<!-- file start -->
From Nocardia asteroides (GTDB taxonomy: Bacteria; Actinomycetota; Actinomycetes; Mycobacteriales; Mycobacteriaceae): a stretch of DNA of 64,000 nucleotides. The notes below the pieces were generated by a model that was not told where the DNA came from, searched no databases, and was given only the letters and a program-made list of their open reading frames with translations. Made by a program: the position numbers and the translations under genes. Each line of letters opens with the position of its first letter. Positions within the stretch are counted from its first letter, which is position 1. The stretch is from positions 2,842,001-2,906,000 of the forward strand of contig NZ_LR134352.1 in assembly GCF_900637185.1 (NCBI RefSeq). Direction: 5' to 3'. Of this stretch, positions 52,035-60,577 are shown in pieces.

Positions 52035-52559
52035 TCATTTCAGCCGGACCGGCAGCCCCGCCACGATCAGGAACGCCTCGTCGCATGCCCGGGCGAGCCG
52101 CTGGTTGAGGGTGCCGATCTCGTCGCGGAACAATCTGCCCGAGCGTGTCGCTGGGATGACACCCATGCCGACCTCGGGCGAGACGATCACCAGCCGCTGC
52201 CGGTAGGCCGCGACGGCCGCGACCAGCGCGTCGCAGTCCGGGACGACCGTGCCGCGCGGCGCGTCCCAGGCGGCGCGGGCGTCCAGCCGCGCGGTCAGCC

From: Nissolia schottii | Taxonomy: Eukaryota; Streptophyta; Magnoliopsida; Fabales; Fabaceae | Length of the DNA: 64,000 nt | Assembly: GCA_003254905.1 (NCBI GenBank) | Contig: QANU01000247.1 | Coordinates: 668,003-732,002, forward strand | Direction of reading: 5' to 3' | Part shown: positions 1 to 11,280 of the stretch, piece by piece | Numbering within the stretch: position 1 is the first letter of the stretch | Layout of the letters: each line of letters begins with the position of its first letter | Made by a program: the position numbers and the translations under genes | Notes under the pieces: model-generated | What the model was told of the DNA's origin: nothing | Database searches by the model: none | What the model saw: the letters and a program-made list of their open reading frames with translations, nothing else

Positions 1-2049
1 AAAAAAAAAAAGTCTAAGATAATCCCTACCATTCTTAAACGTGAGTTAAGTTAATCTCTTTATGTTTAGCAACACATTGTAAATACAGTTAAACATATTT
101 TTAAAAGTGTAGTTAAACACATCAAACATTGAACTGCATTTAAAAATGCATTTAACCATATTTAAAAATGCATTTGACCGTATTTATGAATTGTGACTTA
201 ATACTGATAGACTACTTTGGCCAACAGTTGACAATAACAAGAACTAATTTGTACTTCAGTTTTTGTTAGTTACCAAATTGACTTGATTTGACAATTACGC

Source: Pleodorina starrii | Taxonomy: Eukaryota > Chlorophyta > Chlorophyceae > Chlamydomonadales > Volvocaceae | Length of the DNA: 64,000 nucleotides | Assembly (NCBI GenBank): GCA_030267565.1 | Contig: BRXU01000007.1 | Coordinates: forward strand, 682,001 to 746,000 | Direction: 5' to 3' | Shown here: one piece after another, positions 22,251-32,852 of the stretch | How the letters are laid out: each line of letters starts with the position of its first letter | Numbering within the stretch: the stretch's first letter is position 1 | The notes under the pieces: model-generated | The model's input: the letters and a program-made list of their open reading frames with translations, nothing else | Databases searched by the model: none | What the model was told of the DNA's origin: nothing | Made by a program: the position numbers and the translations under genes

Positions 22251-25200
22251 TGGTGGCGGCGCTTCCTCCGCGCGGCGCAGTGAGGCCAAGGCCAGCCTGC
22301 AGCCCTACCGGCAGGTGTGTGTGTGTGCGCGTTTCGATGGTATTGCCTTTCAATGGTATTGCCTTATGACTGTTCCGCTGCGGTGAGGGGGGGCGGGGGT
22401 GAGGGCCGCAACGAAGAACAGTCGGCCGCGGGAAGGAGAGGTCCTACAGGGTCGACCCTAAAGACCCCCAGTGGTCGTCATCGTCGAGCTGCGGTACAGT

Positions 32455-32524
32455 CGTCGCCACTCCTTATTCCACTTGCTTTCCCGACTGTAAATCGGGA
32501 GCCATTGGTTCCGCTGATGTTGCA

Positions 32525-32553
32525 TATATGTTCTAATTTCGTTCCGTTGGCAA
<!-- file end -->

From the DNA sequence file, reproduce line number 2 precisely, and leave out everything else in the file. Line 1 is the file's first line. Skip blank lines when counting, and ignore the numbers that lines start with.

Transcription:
Positions 52035-52559